• Sean LaFollette


A poem by Sean LaFollette
Consistent Improvement

In a society where the quick fix is highly sought after, does such a thing really exist for screenwriting? No...no it doesn’t. But, we can certainly speed this process up a bit. We can learn the foundational elements of screenwriting in a more efficient way. We can learn how to be more effective and we can do it without even writing a single screenplay. We can essentially develop our skills, without writing the words FADE IN.


I learned screenwriting about 10 years ago now. I went to Barnes and Noble, bought Screenplay by Syd Field and would read during my lunch breaks at work. This was an amazing and eye opening experience. Mind you I had been writing prior to reading, but this book opened my eye to the things I was doing incorrectly, as well as the many things I got right. Yes, I did have several foundational elements correct.

The only problem for me, with the approach I took to learn this craft, is the fact that I am the slowest reader on planet earth. If I get through 20 pages in an hour, I’m doing pretty good. That amounts to 10 hours of education prior to even writing a single word. For me, that meant 10 days since I was only reading at lunch.

After reading Screenplay, I wrote my feature length film, Pink Heat. I was able to take the foundational tools I learned and apply them directly. The only problem is, my story wasn’t that good. I thought by educating, my scripts would naturally be better. That really wasn’t the case, so I took things further.

Save The Cat! Is a book that would really shine a different light on screenwriting for me. This book would provide me with a new tool, improving my abilities as a storyteller. The foundational elements remain the same(something I would recognize over and over again) but Blake Snyder would provide me with a little different insight, a little different way to look at things, a little different way to improve.

With this new found knowledge, I wrote The Remedy and was invited to the Beverly Hills Film Festival. It seems my education through books had really been working. I would replicate this process one more time.

I have read several screenwriting books to date and I have to tell you, essentially they’re all saying the same thing. They all provide you with the basic, essential elements stated in their own words and then they follow it up with a little nugget of insight, something a little different than the books that came before them.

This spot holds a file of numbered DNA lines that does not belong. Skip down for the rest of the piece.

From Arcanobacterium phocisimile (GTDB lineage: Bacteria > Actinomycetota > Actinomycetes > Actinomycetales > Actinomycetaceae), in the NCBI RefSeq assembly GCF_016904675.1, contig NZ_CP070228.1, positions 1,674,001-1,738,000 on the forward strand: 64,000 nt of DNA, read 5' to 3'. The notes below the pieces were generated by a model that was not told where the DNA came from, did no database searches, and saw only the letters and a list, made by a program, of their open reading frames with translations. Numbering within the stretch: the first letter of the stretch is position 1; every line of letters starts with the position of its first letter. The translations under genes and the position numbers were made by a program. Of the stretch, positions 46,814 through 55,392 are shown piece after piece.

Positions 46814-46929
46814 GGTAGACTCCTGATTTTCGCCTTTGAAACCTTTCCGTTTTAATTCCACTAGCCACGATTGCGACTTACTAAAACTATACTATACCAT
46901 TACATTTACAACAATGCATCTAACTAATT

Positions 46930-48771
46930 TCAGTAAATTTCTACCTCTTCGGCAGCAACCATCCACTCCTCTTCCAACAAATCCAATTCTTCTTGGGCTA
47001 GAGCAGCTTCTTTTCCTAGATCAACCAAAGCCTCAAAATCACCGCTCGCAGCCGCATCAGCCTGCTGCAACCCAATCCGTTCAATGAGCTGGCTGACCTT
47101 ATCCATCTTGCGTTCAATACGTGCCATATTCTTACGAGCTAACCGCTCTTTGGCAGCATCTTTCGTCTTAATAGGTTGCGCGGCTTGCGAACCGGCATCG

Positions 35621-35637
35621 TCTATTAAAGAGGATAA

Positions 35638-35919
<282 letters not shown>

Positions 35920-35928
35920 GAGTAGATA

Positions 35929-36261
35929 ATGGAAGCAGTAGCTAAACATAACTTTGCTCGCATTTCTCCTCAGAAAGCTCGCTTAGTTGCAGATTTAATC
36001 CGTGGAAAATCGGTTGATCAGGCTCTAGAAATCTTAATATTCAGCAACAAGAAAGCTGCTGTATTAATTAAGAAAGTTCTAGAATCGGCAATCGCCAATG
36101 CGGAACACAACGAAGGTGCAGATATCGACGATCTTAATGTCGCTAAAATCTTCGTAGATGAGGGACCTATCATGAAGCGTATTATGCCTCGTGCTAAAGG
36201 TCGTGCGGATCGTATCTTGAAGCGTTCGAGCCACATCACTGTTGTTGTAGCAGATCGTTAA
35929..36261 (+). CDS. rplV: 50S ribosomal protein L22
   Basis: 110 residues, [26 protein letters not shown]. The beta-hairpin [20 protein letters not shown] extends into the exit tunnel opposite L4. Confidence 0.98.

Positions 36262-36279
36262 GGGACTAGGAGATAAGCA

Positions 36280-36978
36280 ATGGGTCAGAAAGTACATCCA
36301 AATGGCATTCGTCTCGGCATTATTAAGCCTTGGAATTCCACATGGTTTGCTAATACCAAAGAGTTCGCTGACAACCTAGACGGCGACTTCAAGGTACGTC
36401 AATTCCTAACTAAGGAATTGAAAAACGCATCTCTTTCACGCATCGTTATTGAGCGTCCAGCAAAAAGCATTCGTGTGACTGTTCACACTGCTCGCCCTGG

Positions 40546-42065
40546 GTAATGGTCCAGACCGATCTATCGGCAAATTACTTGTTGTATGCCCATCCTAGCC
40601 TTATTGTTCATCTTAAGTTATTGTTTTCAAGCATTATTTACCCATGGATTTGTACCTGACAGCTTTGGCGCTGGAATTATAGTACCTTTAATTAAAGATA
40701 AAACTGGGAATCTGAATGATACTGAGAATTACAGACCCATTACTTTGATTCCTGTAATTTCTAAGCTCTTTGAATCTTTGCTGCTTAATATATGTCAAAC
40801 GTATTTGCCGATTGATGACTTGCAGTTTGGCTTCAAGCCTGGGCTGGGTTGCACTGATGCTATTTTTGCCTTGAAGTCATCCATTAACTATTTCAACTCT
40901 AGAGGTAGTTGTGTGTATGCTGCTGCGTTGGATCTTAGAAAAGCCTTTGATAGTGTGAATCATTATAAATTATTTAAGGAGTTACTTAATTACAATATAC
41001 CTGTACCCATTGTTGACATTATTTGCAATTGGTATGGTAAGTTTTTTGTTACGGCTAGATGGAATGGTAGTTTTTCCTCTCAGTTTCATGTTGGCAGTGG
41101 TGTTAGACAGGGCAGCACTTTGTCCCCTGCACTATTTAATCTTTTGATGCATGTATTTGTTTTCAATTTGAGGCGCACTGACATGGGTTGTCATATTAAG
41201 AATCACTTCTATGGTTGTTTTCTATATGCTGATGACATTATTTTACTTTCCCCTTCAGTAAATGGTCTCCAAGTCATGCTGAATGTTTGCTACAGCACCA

If that’s the case, did I really improve by reading more books? If they all say the same thing, was I really learning new things with each one? I may have been retaining something a little different with each read but there’s one consistent fact that I’m not remembering. I wrote a script after finishing each book.


The beautiful thing about screenwriting is that you can give 5 people the same elements for a story and they will come up with 5 very different screenplays. Everyone has a story to tell and I stand by the fact that nobody can dictate how you should tell your story.

As I was reading, I was also writing. My writing was improving with each script and I find it was a direct result of the practice of writing. It wasn’t the books that were helping me improve, it was practicing the craft.

The thought here is that a book can only give you the essential elements of storytelling. These elements I find to be very important but also very basic. Books can’t tell you what to write or even how to write it. Books can’t tell YOUR story, only you can do that. It’s your voice and the only way to improve is to use that voice over and over again.

So if the only way to improve is through practice, and each script takes anywhere from 3 to 6 months to complete, is it going to take me 4 years to become halfway decent at this? No. There’s a great way to tell your stories, practice and improve and you don’t even have to write the words FADE IN.


As you educate yourself on the art of screenwriting, in whichever manner you choose, you’ll figure out what you want to write, include the essential elements and then outline your story. STOP at the outline.

If you read your outline and determine it’s shit, figure out why. Find where you went wrong and change it. Hell, just throw it out and create a new one. You will improve on story and storytelling with each outline you develop. Once you finally write an outline you can stomach, this is when you should go off and write the script.


I’m not saying writing the actual screenplay isn’t important because it is. You will gain skills and abilities from writing the actual screenplay that you can’t get from writing just the outline. I’m saying there is great benefit and skills to be gained in the outlining process so before jumping into the screenplay, work the skills, improve and make yourself better. Help set yourself up for success in a more efficient way.

The best thing you can do as a screenwriter, to quickly improve, is to learn the essential elements of storytelling, set up a story you want to tell and then outline. Rinse and repeat. You’ll become so efficient at this process that you can knock each one out, from start to finish, in 2 hours or less. You WILL get better and more creative with each outline. You will see substantial gains and you don’t even have to write a script.

After you’ve outlined several ideas and FINALLY have one worth a damn, that’s when we write. That’s when we take the steps to developing the whole other set of skills. But remember, we now have an AMAZING foundation and we’ll develop our faster as a screenwriter because of it.

Generate and idea, include the essential elements and outline. It’s that simple.

- The Failed Filmmaker






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